Wednesday, 10 June 2009


(c) Liz Cockrum

Via the marvellous Shakas and Singlefins I came across Liz Cockrum who has combined her passion for photography and surfing to capture the images of different generations of female surfers. Through a series of landscape, portrait and detail images Liz records the past, present and future of women as individuals in surfing.

Here's her own take on the Sirens collection.

The sport of surfing extends beyond wave riding and casual afternoons at the beach. Surfing is a lifestyle and a culture, rich with traditions that span continents and generations. Women have played a role in the progression of surfing since its birth in Hawaii centuries ago, but recent decades have seen a great shift in their place within the sport. As surfing rose to popularity on the mainland United States in the 1950’s, women were largely viewed as beach bunnies, rather than athletes. Through their athleticism, creativity and positive contributions to surf culture, female surfers have changed that perception and are now accepted as respected and influential members of the surf community.

The surfers I have photographed are full of passion and determination, but participate in the surf world without the dominating ego that has been prevalent in this culture for decades. Some of these women are professional surfers known around the globe, while others have only recently “caught the bug” and are still very much beginners. Regardless of their skill level, each of these women demonstrates a mindset focused on ideals that are uncommon in an all-male line-up.

My intention with this body of work is to celebrate the courageous and innovative females who are pioneering this shift towards a more positive, open surf culture. These images speak to broader ideas related to women in modern society, the power of determination and sub-cultures within a larger community. Through portraits, landscapes and details I want to explore a little-seen side of surfing, and focus the viewer’s attention on the individuals who are an integral part of a unique culture.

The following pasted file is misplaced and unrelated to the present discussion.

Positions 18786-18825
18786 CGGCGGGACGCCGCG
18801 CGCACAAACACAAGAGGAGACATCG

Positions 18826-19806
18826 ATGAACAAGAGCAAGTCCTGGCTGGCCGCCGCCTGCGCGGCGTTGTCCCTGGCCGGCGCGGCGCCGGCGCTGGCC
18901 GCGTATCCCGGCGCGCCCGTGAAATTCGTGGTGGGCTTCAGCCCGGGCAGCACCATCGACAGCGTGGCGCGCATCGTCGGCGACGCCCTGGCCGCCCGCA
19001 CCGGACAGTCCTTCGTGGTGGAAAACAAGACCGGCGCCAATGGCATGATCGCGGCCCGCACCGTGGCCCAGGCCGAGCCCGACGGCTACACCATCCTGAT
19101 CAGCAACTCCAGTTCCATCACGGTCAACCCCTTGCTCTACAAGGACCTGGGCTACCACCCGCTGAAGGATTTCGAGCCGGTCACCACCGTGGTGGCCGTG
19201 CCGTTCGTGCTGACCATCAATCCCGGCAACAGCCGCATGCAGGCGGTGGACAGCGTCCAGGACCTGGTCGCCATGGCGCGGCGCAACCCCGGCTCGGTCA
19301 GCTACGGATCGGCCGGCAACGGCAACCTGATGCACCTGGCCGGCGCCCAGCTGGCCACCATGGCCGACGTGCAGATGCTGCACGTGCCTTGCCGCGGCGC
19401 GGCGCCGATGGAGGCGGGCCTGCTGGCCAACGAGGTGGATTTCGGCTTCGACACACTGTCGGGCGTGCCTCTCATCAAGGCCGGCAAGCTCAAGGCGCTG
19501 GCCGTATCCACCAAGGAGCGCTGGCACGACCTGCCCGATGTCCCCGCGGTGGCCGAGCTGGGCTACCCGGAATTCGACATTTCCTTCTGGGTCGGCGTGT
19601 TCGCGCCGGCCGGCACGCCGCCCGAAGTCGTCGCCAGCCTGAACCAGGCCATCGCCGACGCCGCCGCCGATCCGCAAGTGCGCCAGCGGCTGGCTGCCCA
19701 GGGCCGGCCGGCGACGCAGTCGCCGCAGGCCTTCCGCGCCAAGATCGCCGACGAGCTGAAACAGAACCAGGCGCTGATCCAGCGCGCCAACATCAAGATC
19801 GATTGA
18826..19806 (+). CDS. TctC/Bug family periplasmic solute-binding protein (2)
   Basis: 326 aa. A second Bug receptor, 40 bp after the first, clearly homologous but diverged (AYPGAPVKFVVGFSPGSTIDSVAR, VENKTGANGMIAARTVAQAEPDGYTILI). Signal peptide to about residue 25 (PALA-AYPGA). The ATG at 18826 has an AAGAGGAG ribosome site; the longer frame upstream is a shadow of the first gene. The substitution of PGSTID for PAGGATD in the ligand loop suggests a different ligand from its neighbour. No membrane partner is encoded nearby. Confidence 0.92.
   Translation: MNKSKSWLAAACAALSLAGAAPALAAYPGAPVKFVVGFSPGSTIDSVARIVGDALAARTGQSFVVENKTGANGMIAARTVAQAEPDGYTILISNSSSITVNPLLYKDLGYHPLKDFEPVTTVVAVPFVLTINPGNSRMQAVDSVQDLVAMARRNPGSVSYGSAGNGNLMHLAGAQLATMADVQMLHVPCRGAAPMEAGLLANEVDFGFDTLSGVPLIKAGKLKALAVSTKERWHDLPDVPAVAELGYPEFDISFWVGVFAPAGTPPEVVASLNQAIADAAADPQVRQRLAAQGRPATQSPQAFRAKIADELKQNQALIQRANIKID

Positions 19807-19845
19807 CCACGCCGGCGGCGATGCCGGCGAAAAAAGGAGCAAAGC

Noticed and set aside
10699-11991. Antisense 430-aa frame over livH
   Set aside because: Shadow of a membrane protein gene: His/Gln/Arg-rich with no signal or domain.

Wednesday, 20 May 2009

Revealing the wave inside time

This clip is taken from the current BBC South Pacific series. The first time I saw this footage at home on my HDTV I got goosebumps... just the most beautiful images of waves that I have ever seen. This online clip gives you an idea but watch it in high definition to really go 'wow'!

Wednesday, 13 May 2009

Just Add Water

Loved this surf documentary with Clay Marzo. Awesome soundtrack, inspirational surfing and beautifully shot. It took me a while to get round to watching it but so glad I did. If you get a chance you should check it out.

Sunday, 22 March 2009

Eden Project launches Eco Surf Board

The Eden Project launched an environmentally friendly surfboard which could "revolutionise" the industry, creators said.

The new board was produced by the Eden Project and started life as a giant balsa tree which fell to the ground in the Rainforest Biome at its site near St Austell, Cornwall, in south west England.

Over five years, staff at Eden worked with three other companies, Homeblown, Sustainable Composites and Laminations, to produce the board which is made from 50 per cent renewable materials.

The move is a significant step forward from the petroleum chemicals used in traditional surfboard production.

Friday, 27 February 2009

Sam Robinson Photography

(C) Sam Robinson

Earlier this week I got mailed a heap of photos by Sam Robinson and this one I fell in love with and thought i'd share.

Thursday, 29 January 2009

Mermaid's Tears

Globally, 100 million tonnes of plastic are generated each year and at least 10 per cent of that is finding its way into the sea. The United Nations Environmental Program now estimates that there are 46,000 floating pieces of plastic for every square mile of ocean. Some of that rubbish circulating the globe is 30 metres deep.

Each year, 113 billion kilograms of small plastic pellets nicknamed Mermaid's tears -the feedstock for all disposable plastics - are shipped worldwide and a scary proportion are going astray during transfer. These spilled pellets are ending up in gutters and drains and eventually getting carried into the ocean. Research carried out by the Marine Conservation Society in 2007 revealed these plastic pellets are the second most common litter item found on UK beaches.

By their very nature Mermaids Tears do not biodegrade, absorb harmful polychlorinated biphenyls in concentrations up to a million times greater than the surrounding seawater and they can also be a deadly threat to sea life, which mistake them for food.

Last summer Surfers Against Sewage released a film that exposes poor industry practice from 'plastic injection moulding factories', which is leading to the pollution epidemic of the UK's waterways and coastline. The evidence of the waste ending up on Cornish beaches was clear to see when then cameras filmed the shoreline down at Porthtowan.